What factors affect Bitcoin's price?

E*TRADE from Morgan Stanley


Summary: The price of cryptocurrencies is impacted by supply and demand. Here are several factors that may affect the price of Bitcoin.

 Chart displaying data

Bitcoin is one of the most volatile assets. Because its extreme volatility carries the potential for high reward as well as very high risk, it's worth investigating some of the factors that may influence Bitcoin's price.

Limited supply

Bitcoin's current supply and rate of growth are set by code. There are a total of 21 million coins, of which more than 90% have already been mined.

Every four years, the rate at which bitcoins are produced is cut in half (an event called the “halving”). As fewer coins are available to mine, the expense and time it takes to produce them increases. Similar to supply shocks in commodity markets such as oil or gold, a decline in annual production of bitcoin may affect its price. In its short history, there have been three bitcoin halvings, and each has been followed by a price spike and a collapse. The next halving is expected to be in the first quarter of 2024.

Price shocks following Bitcoin halvings


Bond ratings from lowest risk to highest risk

Source: Bloomberg, Blockchain.info, as of 8/31/22


Bitcoin’s price fluctuates wildly—sometimes by several thousand dollars in a single day—which can encourage speculation and inflate demand.

Media attention can further fuel speculation and churn up volatility. Generally, negative press may lead to panic-selling by some bitcoin owners, which drives the price down. The inverse is also true, positive news tends to jolt the price.

Accessibility and liquidity

The more people who use Bitcoin, the more valuable it may become. As use cases for Bitcoin are announced (for instance, a new platform says they will accept it as method of payment), its price has tended to rise. Some market participants, including exchanges, have created or are in the process of creating investment products based on Bitcoin, such as futures and mutual funds, making it accessible to a broader investor base.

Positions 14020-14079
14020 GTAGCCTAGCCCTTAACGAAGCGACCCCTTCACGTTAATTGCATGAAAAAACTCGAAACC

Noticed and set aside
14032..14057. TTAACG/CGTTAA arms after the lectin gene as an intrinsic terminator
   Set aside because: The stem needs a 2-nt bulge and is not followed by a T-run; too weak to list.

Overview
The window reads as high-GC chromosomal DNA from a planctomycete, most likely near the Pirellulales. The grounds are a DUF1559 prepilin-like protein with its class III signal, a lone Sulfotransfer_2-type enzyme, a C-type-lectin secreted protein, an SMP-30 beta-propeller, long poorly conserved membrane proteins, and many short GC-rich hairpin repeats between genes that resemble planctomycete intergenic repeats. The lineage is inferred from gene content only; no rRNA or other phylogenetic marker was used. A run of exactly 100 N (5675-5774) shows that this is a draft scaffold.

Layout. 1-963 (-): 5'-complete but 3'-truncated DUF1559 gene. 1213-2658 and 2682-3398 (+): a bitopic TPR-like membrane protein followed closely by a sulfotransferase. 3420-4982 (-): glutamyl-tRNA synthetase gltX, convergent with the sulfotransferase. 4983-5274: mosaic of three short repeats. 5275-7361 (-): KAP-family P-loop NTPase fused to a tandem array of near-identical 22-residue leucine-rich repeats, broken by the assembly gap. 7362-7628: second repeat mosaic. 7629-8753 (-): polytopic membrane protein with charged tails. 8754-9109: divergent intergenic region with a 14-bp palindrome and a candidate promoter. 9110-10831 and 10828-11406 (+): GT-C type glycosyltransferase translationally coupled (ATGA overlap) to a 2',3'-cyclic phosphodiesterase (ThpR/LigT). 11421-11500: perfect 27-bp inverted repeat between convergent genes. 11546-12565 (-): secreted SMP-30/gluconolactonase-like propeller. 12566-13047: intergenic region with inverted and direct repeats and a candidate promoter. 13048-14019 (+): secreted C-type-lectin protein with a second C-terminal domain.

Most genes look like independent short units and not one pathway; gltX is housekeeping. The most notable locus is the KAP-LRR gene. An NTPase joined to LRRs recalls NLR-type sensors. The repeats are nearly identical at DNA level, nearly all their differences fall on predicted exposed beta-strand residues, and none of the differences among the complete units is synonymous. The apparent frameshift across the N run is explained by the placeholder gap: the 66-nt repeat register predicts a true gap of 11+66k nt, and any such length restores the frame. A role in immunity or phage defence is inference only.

Bitcoin is considered the most liquid cryptocurrency—typically, it can be easily bought and sold on exchanges and converted to and from cash. Liquidity is often good for price stability, however, changes in liquidity may make Bitcoin prone to price swings. Since more liquidity makes it easier to buy and sell an asset, assets with higher liquidity like Bitcoin may be more valuable to investors and traders.

Risks and investing considerations

Other risks may affect supply and demand and ultimately influence Bitcoin’s price. Given its digital nature, Bitcoin is particularly prone to cyberattacks. Individual holders as well as entire exchanges have been hacked, which can create instability in Bitcoin’s price.

Legal regulations are also a consideration. Some countries have banned the buying, owning, or trading of cryptocurrency, others are threatening to enact prohibitive regulation, and still others are cautiously accepting it. Laws may be passed, nationally and internationally, that could affect taxes, ownership, and liquidity.

As a decentralized digital currency, Bitcoin is not pegged to the US dollar or any other fiat currency (physical money). Its price may vary from exchange to exchange.

Investors in this space should proceed with caution, understanding that the price of Bitcoin is exceptionally volatile, and its future value may hinge heavily on broader public adoption.

Investors should educate themselves and consider how and if exposure to cryptocurrency aligns with individual goals, timelines, and risk tolerance.

What to read next...

Here’s what to know about Bitcoin, including how it works and the risks of investing.

Learn what cryptocurrency is, how to invest, and the risks.

Looking to expand your financial knowledge?